One of the most frequently offered reasons for a failed certification program is that “it was never marketed correctly.”
Such a blanket statement cloaks the possibility that there was never a sustainable market to begin with.
Either prospects had no interest in formal certification because there was no employer support, or there were competing, easier alternatives for professional development.
Or maybe the market was just too small and slow growing to support a certification program.
In the end, there just weren’t enough test candidates.
Meaningful market research, had it been done, would have revealed this gaping flaw.
But when the high cost of a formal market research combines with the credentialing committee’s belief (sometimes, conviction) that the market is already known, reachable, growing and ready for certification, market research suddenly looks optional.
Essential Market Research Just Doesn’t Get Done
Certification development is a sequential process. Sidestepping or shortcutting the process in the beginning always causes pain in the end—often well before.
Saving both time and money is easy justification for leapfrogging market research, but consequences of doing so can be grave.
In truth, certification marketing is often an afterthought getting attention only in the run-up to the launch of the exam.
Your Marketing Plan
A functioning marketing plan is essential for countering low test volumes during the program’s first few years when the biggest struggle is anonymity. It takes time, money and marketing to generate awareness, visibility, buzz and acceptance. The sooner marketing starts in the test-development process, the better.
It’s not unusual for a quickly developed credentialing program to be met with wall of market apathy, especially if the credentialing committee didn’t allow enough time to build awareness for the credential—and for the market to respond.
Credentialing candidates need time to evaluate and internalize marketing messages and to plan, budget for and prepare for taking the certification exam.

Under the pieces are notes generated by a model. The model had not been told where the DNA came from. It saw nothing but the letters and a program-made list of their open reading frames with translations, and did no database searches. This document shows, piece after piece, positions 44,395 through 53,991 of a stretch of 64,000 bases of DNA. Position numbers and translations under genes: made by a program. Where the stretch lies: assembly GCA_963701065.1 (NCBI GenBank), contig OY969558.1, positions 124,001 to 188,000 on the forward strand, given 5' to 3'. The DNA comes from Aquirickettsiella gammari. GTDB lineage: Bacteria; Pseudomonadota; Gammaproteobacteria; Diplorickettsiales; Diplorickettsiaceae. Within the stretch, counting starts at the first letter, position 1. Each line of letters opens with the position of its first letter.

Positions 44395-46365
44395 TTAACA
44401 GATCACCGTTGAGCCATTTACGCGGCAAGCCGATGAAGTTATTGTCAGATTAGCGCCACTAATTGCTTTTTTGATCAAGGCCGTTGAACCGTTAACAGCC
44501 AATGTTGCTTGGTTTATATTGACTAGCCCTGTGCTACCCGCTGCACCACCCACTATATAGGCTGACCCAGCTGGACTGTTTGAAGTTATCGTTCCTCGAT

A credentialing program’s marketing plan should include:
- A communications calendar
- Internal and external public relations
- Prospect and candidate surveys (before and after certification launch)
- User-friendly marketing collateral
The certification marketing plan follows on the heels of market research in order to drive home marketing’s essential function first in defining the target market and then in implementing ongoing strategies and tactics to position (and sometimes reposition) the certification in the minds of prospects, candidates and certificants.
Throughout the life of the certification, marketing will easily consume tens of thousands of dollars and hundreds of staff hours to sustain the program as it matures. Market research and marketing plans should be updated every few years to keep pace with the program’s needs at each stage of the product life cycle. (As mentioned in other blog posts, treating your credentialing program as a product creates the right mindset for making better business decisions about its direction).
For a credentialing program to be sustainable over the long term, it must be responsive to and aware of market needs. Ongoing research is key to informing a nimble and targetted marketing plan for an enduring, long-term program.
You read above that certification is a sequential process. That’s especially true of actual test development, which will be all the more purposeful when market research identifies the target market and the particular pain that certification will alleviate or eliminate.
The Kryterion Psychometrics Team has worked with dozens of clients in multiple industries and witnessed the persistent problems caused by poorly executed or no market research.
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We’d love to answer your questions about test development and hear about your current, first or next credentialing exam.